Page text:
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Virtual Readings For Baltimore's Freddie Gray

Editor's note: This post contains some language that many will find offensive.

Lots of people are looking for words to make sense of Freddie Gray's death and the subsequent unrest in Baltimore, and have turned to writers — from novelist and social critic James Baldwin to hip hop artist Kendrick Lamar — for an assist. They're sharing these writers' words on social media, as screenshots in tweets, Instragrammed pictures of open books, and Photoshopped collages uploaded to Facebook.

Here are some of the virtual readings that stuck out to us — with context.


Twitter user @dhere offered up a poem by Countee Cullen, a black poet who lived in Baltimore in the early part of the 20th century, and was married to Nina Du Bois, W.E.B. Du Bois' daughter. It's called "Incident":

Others have been quoting from this July 1968 Esquire interview with James Baldwin, published shortly after Martin Luther King Jr.'s assassination and during a period of tremendous civil unrest. The unnamed interviewer starts off by asking Baldwin, "How can we get the black people to cool it?"

Baldwin responds, "It is not for us to cool it."

To which the interviewer replies, "But aren't you the ones who are getting hurt the most?"

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"No, we are only the ones who are dying fastest."

The interview goes on:

Here's a reference to a Kendrick Lamar song called "Mortal Man," in which he imagines a conversation with Tupac Shakur about black culture and racism.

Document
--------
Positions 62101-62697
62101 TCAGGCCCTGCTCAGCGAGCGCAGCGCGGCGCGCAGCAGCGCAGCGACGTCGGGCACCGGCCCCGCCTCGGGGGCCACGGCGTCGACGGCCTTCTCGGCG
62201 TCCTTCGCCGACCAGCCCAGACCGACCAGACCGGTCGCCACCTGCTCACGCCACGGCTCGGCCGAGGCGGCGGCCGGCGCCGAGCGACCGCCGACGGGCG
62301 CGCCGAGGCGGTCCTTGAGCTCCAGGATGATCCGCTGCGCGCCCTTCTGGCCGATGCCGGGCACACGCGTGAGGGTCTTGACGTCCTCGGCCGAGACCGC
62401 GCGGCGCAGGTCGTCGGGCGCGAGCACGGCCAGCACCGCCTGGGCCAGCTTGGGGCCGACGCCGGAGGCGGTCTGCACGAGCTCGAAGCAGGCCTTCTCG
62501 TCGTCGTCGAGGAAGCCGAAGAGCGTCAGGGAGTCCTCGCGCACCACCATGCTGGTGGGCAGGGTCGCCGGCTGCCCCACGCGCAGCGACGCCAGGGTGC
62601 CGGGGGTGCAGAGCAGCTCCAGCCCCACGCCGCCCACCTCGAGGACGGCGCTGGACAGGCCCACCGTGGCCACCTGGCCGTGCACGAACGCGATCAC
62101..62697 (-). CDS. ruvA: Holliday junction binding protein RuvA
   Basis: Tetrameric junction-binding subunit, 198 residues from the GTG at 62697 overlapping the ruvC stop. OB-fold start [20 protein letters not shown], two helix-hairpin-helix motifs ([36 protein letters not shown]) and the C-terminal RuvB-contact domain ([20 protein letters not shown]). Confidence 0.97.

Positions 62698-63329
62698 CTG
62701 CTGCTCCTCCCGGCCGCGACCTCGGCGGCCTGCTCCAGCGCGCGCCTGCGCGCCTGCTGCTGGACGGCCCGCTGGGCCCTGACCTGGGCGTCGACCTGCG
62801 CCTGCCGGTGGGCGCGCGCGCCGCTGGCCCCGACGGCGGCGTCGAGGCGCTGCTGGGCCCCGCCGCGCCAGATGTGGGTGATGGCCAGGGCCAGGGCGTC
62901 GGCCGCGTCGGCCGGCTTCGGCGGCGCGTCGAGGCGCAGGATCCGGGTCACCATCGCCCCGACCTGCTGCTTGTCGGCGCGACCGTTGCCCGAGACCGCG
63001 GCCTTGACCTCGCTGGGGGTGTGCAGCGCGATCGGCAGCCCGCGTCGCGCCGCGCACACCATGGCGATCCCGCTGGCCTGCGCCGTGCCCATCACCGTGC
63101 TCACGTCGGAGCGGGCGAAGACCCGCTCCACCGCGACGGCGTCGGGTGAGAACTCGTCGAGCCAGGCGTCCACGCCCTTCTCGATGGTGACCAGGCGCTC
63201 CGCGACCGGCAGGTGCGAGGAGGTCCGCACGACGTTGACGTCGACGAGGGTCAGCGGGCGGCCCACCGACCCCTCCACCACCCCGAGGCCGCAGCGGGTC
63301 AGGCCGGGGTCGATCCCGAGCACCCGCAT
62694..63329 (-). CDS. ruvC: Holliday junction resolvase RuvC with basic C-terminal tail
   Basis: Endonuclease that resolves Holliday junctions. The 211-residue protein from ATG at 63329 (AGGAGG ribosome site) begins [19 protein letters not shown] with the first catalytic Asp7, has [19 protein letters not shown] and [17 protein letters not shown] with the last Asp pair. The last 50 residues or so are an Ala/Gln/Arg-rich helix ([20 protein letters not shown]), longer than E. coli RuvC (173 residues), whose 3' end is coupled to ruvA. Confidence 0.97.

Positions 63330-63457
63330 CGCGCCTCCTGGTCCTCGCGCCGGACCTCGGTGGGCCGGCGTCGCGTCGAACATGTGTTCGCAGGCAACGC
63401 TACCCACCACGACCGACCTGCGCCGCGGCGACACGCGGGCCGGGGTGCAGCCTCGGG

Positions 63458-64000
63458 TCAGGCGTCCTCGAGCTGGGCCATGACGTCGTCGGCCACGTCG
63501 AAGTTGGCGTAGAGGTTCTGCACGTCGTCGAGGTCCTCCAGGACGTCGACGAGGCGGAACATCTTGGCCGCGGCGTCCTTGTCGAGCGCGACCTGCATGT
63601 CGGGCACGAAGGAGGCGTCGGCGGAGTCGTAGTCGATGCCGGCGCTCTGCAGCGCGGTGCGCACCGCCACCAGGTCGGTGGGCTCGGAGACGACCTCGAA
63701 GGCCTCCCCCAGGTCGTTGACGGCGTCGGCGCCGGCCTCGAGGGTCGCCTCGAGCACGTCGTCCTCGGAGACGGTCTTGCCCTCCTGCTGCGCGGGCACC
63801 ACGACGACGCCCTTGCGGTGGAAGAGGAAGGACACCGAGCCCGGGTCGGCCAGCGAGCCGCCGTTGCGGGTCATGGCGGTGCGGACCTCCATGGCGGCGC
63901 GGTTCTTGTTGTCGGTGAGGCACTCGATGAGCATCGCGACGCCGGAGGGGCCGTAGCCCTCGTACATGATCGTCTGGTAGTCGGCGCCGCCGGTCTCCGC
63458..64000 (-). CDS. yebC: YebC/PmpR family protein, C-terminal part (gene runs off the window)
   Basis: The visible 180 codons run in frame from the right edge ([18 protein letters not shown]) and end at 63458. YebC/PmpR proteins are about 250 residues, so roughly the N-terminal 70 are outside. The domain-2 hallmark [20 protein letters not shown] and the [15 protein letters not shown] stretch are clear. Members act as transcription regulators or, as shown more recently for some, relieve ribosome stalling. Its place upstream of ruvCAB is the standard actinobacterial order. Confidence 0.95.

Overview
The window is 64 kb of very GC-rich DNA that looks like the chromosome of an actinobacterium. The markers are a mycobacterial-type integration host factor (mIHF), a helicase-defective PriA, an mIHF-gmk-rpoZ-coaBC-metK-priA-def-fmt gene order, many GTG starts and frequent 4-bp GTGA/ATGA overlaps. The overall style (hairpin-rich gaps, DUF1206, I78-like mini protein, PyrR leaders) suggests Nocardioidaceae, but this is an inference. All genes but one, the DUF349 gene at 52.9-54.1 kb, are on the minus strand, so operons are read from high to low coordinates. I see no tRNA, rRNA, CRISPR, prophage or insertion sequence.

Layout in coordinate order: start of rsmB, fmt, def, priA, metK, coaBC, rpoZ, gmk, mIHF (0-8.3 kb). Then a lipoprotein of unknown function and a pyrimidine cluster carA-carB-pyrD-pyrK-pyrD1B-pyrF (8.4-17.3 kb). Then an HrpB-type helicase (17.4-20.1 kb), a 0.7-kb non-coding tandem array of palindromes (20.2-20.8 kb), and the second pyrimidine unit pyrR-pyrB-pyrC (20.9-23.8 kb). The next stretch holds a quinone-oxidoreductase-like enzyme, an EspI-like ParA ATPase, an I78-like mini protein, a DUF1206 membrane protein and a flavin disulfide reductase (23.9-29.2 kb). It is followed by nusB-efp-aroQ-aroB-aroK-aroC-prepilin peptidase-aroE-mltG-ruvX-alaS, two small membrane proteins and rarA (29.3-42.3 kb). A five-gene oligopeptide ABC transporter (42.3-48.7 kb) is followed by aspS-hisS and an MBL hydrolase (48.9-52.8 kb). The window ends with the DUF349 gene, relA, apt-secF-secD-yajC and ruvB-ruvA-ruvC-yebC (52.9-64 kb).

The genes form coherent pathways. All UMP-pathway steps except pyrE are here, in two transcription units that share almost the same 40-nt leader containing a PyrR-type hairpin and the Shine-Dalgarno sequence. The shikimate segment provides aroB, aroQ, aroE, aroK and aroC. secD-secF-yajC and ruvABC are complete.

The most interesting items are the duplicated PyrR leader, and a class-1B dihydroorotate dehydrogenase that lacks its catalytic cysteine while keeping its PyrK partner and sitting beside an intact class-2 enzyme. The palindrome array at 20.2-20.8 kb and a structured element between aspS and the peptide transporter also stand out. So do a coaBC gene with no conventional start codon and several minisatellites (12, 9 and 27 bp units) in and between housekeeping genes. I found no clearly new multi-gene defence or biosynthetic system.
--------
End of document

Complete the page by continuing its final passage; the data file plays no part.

In the song, Lamar asks Tupac:

"Me being one of your offspring of the legacy you left behind I can truly tell you that there's nothing but turmoil goin' on so I wanted to ask you what you think is the future for me and my generation today?"

Lamar uses archival audio from a real 1994 interview with Tupac to have the slain rapper reply:

Here's an image someone made and shared of a Langston Hughes poem called "Warning":

One person cited an article titled "Against Innocence" by Jackie Wang, who's a poet and Ph.D. student African-American studies at Harvard. (It's easier to read if you click on the tweet below and view the picture that way.)

You can find lots more posts like this, related to Freddie Gray and the Baltimore protests, by checking out #twitterpoetryclub, a semi-regular conversation hosted by @dntsqzthchrmn.

NPR digital editor Tanya Ballard Brown contributed to this report.